Three Tips to Travel Off the Beaten Path in Japan
Sweaty crowds, overpriced products, menus with more than 3 cuisine options... These are just the tip of the iceberg when it comes to problems with popular travel destinations. For some of people, pushing through a crowd to get a glimpse of the Hachiko statue in Shibuya is enough, but for others, connecting with local people and heritage is where they really thrive. If you’re the latter, then read on to find your way off the beaten path.
The way off the beaten path starts at home. You have to plan - from the get go - to take the more demanding, but more rewarding path. Here are a few tips from what I’ve learned about immersing oneself more fully into a culture:
1. Live in a residential area
This is the beauty of home sharing platforms such as AirBnB, VRBO, etc. You now have full access to the homes of local residents! These properties are for the most part in residential areas and may be trickier to find on your own as they are off the beaten path; but this exploration is how you will truly discover the local culture.
Living in a residential area means seeing the daily lives of local people, including the restaurants they frequent, the way they dress, and many other subtle things you won’t be able to notice at busy travel sites. In local joints, you’ll find more genuine service as well— because for the most part, people are more patient with travelers and treat them with more care.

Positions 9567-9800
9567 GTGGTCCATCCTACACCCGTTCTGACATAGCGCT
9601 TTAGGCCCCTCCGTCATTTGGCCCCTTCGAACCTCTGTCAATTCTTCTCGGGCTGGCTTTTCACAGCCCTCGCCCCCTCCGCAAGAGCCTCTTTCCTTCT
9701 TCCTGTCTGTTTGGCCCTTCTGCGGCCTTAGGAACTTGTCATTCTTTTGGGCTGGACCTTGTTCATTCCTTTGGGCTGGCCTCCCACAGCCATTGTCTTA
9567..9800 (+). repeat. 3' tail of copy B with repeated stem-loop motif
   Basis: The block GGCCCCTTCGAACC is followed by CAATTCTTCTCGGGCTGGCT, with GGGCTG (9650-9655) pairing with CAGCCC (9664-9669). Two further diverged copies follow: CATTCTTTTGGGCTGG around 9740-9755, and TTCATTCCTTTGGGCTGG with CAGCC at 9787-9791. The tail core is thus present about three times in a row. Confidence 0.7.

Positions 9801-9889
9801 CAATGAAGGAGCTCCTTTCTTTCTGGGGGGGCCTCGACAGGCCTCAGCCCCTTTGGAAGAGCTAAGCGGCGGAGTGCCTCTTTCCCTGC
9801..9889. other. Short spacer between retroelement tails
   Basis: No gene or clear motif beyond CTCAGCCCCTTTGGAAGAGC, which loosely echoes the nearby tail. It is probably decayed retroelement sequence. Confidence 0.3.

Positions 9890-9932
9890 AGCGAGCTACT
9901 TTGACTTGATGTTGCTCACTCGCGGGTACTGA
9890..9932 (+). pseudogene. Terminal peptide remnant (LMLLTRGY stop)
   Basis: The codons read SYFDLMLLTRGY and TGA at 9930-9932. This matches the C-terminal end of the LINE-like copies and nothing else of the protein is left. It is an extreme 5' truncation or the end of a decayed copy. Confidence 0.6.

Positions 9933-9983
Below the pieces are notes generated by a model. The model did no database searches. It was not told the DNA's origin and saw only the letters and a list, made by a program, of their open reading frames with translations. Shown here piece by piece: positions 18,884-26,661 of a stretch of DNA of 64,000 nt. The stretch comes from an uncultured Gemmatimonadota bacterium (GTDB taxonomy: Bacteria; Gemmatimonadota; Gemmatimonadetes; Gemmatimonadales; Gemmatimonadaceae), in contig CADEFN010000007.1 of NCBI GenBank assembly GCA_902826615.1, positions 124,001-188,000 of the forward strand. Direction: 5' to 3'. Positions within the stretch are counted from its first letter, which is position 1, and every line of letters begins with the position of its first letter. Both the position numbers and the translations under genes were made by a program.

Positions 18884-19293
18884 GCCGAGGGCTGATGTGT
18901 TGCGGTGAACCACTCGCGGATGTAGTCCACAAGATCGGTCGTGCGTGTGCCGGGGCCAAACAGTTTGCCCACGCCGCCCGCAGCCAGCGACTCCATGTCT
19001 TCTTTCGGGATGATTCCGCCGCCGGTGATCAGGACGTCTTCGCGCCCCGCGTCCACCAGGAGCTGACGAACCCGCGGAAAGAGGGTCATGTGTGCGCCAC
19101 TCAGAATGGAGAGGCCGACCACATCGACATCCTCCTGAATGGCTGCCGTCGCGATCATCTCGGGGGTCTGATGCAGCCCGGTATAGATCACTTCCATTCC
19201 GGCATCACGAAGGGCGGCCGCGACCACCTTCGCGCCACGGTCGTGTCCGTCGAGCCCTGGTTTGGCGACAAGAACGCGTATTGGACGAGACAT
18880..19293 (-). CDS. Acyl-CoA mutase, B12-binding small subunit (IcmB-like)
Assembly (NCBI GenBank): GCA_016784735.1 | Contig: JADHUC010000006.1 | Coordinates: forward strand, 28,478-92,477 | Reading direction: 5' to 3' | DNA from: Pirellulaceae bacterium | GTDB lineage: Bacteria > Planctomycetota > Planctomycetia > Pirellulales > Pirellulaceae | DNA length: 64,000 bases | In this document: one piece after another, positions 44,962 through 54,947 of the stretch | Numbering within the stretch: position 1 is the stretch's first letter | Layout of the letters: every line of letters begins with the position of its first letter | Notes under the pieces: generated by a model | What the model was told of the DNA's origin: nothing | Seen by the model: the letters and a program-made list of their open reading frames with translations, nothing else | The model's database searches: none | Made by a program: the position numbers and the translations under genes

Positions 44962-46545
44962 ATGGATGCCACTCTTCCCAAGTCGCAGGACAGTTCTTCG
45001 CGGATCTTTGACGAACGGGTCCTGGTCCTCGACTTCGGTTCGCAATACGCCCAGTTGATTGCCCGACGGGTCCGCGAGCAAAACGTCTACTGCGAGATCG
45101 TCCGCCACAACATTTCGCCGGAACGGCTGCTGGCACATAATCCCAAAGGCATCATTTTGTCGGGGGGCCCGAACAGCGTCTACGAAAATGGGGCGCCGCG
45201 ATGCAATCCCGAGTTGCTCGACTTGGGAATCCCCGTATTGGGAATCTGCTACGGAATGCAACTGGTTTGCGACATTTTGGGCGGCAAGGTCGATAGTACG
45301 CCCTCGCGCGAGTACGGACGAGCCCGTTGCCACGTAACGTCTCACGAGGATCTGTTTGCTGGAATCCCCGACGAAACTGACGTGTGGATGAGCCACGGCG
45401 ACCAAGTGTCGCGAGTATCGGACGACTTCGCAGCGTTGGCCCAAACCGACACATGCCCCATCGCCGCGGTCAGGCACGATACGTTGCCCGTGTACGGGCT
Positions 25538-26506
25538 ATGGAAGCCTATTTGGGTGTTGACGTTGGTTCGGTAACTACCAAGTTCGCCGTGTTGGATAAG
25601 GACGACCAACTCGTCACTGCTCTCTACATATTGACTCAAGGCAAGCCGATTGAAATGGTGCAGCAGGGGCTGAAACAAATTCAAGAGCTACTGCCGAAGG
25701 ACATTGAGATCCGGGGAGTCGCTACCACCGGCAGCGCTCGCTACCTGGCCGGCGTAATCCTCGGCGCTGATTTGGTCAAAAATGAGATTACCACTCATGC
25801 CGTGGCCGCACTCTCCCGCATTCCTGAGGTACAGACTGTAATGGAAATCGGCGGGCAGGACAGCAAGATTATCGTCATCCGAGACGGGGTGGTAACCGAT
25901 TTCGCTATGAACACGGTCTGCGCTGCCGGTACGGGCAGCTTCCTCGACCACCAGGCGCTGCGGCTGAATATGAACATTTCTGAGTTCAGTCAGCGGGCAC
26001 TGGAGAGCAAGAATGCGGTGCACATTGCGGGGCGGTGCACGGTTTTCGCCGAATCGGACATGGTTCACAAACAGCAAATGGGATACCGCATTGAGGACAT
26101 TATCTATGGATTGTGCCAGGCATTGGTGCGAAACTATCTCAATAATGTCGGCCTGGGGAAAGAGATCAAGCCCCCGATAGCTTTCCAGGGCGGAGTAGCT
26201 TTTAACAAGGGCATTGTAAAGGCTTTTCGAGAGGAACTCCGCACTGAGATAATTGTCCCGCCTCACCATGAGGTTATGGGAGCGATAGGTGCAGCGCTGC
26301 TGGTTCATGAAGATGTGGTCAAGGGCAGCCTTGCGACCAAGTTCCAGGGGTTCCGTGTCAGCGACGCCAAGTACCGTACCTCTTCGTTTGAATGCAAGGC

2. Learn a little bit of the language
This is so necessary for a truly off the beaten path travel experience. On this path, people are less accustomed to travelers, and thus will likely not speak as much English (unless you’re visiting an English speaking country, of course). So for basic operations, like buying groceries or ordering food, you will need very basic knowledge of the language. Local people are also often very appreciative when travelers make an effort to learn the language. It shows that you genuinely care about the culture and are there to learn.
3. Say yes to all opportunities (within reason)
I was once told by a backpacker in Japan to just say “yes” to everything and you will end up in the most random and fascinating situations and experiences. The more open you are to new experiences, the more you end up discovering. The more you do, the more people you meet and those people will create even more opportunities for you to uncover the unique culture.